Saturday, August 30, 2014

Why this Feminist is Anti-Birth Control

I was right there with the best of 'em...hootin' and hollerin' about the injustice towards women regarding the Hobby Lobby ruling.

Taking away a woman's right to free birth control ... we can't let the Man win this one!

Men don't get to decide whether a woman will get pregnant or not!

Men can't stop women from having recreational sex!

That's just wrong!

But as my OB/GYN wretched her wand inside of me, planting a copper IUD inside my most tender of organs (me, wincing and nearly fainting on the table, of course), I started singing a different tune.

I am totally anti-birth control.

Now, I still believe in a woman's right to decide whether she gets pregnant or not.

And to be able to have recreational sex.

I just am against birth control...the product. 

I have to put that, WHERE?
Why do I have to have a foreign object in my life-giving uterus, risking my life at the chance of proliferation (it poking a hole and making its way into your abdomen, which would require emergency surgery). 

Why do girls and women have to be subjected to the hormonal Black Friday of "the pill," facing weight gain, mood swings, and - with all those chemicals - possible carcinogens?

What about men?

Dudes - now, they get to whisper-on a condom. No overactive thyroid or achy nights of cramping and bleeding involved.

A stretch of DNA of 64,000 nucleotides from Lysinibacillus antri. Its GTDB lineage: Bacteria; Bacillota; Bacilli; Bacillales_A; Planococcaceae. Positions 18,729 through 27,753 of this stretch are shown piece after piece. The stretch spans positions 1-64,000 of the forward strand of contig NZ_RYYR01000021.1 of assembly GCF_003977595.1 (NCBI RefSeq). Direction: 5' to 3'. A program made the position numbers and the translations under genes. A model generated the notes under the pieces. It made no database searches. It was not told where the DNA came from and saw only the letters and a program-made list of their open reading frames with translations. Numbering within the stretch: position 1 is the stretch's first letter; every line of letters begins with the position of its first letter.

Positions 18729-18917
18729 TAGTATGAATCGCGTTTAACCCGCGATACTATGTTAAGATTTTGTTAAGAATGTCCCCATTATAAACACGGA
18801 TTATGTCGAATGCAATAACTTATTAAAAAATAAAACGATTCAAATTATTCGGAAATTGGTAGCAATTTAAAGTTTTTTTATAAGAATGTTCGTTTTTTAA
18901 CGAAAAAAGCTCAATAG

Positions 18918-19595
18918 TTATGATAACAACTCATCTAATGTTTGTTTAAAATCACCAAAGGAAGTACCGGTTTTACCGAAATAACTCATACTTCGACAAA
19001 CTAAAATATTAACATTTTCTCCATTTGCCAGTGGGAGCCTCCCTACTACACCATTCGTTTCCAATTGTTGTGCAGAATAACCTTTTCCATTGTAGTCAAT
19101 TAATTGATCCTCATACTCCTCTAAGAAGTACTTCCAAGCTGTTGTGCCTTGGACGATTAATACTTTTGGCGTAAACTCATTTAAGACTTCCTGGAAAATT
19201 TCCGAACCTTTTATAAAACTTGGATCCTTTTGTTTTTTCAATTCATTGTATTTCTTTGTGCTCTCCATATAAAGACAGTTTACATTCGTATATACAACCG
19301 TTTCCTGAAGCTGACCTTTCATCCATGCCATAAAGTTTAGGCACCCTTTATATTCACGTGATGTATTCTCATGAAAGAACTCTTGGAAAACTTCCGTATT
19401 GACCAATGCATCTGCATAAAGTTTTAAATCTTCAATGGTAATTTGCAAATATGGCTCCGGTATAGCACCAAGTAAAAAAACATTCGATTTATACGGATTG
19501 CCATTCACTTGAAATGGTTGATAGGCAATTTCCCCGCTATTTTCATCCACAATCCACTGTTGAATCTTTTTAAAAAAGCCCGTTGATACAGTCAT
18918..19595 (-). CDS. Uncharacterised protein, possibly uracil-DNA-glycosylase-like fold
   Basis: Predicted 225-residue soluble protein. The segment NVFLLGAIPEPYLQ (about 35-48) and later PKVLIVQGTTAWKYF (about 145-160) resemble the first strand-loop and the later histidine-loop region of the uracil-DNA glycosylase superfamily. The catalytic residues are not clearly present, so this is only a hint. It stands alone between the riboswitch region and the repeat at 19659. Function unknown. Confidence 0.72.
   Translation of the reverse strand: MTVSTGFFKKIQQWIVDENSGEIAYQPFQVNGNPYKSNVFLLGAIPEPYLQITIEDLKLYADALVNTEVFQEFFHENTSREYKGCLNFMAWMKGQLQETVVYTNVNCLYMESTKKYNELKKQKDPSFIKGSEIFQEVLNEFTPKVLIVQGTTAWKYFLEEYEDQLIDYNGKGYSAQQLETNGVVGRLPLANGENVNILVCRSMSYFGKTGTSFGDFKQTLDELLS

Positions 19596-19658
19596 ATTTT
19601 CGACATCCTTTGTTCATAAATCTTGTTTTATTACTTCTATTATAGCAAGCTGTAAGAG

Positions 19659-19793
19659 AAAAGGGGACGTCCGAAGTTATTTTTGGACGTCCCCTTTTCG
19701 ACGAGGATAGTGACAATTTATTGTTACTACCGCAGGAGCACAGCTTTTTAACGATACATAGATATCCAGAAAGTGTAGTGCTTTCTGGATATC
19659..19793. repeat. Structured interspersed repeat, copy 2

Even in the "extreme" case, where they get "snipped," a vasectomy surgery is far less invasive for men than it is for a woman to get the "equivalent," tubal litigation. A male vasectomy is usually an outpatient procedure that takes less than half an hour, and has a recovery of a day or two, while the female procedure requires general anesthesia, hours or days in the hospital, and a recovery time that lasts for days. Males face almost no risk of complication, while females, according to VasCenters.com, face risks of perforation of the intestine, infection, complications from anesthesia and even pulmonary embolism. Common lasting effects can include painful menstrual cycles, pelvic pain and a controversial complication that is still under study, called "post tubal ligation syndrome."

So you think every dude would be the tail-wagging volunteer in the relationship. Nope, according to a study by the Center for Disease Control in 2002, about 16% of reproductive-age women had the surgery, versus 6% or men. A more recent statistic shows worldwide, 5 times more women get the surgery than men. 

I'm gonna have a bad taste in my vagina about birth control, at least until guys get to share more of the load (no pun intended). Invent the male IUD. Maybe like a urethra plug? Something needs to change, so that women aren't the ones having to solely bear the (often painful) responsibility of preventing pregnancy. 

Now if THAT were Hobby Lobby's argument, they may not have lost me as a shopper. 

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